How not to be a pig or a dog

The Choice: Self-Criticism First, or, “Pigs and Dogs”

So, it is largely an absence of self-criticism that Jesus is largely attacking in Matthew 7:1-6.

For if, in the case of ‘honour’, we lift up the other first and ourselves second, then it is the other way round with criticism. We are to criticise ourselves first, and only then can we see clearly to remove the speck from our brothers’ eye. And even if we number among the few who have gone through rigorous self-criticism, then it is still not right to pass comment on the speck in my brother’s eye in every case.

Sometimes, the ‘brother’ in question, Jesus says, is like a dog or a pig (how’s that for political correctness!). Unlike humans, dogs and pigs do not have the capacity for self-reflection, and so they do not mind returning to their vomit or to their mud-wallowing.

Further, dogs and pigs are unclean in Scripture. So then, a brother who is like a dog or a pig is unreflective about their own uncleanness. They refuse to be self-critical. Whatever you say, however wise or sacred, they turn and tear you to pieces so that you are too afraid to confront them.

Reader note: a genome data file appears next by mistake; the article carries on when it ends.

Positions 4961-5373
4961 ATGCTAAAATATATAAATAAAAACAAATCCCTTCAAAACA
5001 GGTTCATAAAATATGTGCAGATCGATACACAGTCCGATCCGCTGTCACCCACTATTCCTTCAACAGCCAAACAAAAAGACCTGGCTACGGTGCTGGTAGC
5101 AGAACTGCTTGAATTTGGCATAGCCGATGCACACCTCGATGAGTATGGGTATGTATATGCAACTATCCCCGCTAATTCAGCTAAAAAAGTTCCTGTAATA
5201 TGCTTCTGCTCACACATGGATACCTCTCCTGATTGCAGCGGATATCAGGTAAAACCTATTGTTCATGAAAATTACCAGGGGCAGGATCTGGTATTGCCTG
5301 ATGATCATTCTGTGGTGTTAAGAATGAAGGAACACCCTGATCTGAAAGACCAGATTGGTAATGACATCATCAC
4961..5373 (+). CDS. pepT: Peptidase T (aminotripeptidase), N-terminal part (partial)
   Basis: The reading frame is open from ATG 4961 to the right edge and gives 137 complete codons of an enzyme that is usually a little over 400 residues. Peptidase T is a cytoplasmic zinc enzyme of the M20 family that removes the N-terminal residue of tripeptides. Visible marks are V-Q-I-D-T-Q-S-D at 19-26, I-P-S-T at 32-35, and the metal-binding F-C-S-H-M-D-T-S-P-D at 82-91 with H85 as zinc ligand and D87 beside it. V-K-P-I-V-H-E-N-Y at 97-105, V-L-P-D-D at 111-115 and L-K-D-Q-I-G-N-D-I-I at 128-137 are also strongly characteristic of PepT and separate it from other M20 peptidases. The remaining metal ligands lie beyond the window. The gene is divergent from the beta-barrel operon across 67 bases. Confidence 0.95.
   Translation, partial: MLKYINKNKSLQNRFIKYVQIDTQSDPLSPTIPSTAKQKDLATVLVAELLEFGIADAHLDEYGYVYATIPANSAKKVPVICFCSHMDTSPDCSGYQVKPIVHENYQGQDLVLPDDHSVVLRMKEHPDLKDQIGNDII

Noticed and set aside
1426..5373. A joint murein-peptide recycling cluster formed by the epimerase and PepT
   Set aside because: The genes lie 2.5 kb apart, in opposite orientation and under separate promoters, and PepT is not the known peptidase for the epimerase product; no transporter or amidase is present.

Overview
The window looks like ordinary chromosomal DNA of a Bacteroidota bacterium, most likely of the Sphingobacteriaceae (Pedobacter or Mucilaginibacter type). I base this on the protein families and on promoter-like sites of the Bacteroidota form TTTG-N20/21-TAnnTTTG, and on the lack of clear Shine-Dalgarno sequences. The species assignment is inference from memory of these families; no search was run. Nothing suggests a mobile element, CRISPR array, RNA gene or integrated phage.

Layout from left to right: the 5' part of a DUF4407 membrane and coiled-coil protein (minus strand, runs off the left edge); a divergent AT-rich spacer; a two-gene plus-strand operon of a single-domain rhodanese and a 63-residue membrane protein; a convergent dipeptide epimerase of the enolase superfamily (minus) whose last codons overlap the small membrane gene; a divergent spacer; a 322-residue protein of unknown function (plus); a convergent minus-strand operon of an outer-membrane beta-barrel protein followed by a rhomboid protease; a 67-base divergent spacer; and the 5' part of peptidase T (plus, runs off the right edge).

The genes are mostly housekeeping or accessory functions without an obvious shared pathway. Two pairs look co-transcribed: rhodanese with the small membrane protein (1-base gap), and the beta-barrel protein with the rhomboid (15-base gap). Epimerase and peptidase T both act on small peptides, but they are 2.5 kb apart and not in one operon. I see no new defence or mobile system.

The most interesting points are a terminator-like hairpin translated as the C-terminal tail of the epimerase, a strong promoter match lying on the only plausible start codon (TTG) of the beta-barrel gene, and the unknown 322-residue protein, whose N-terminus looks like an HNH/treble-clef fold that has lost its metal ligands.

So then, even if you are one of the very few who have been self-critical enough to face your own worst sins, even then you must not always share your wisdom, because some people simply cannot hear it. They have made a lifestyle out of resisting confrontation. If you even hint at a criticism they explode with anger because they have utterly refused to process guilt.

As A.C. Thiselton might put it, they have a ‘pre-disposition of readiness for conflict’. In such cases, you can forget nice words like ‘conversation’, ‘dialogue’, or ‘discussion’. You can even forget more robust terms like ‘debate’ or ‘argument’. At best, you end up in a quarrel, and at worst you get murdered. Forget all attempts to reason with such people, says Jesus.

Once again, Jesus is correct!

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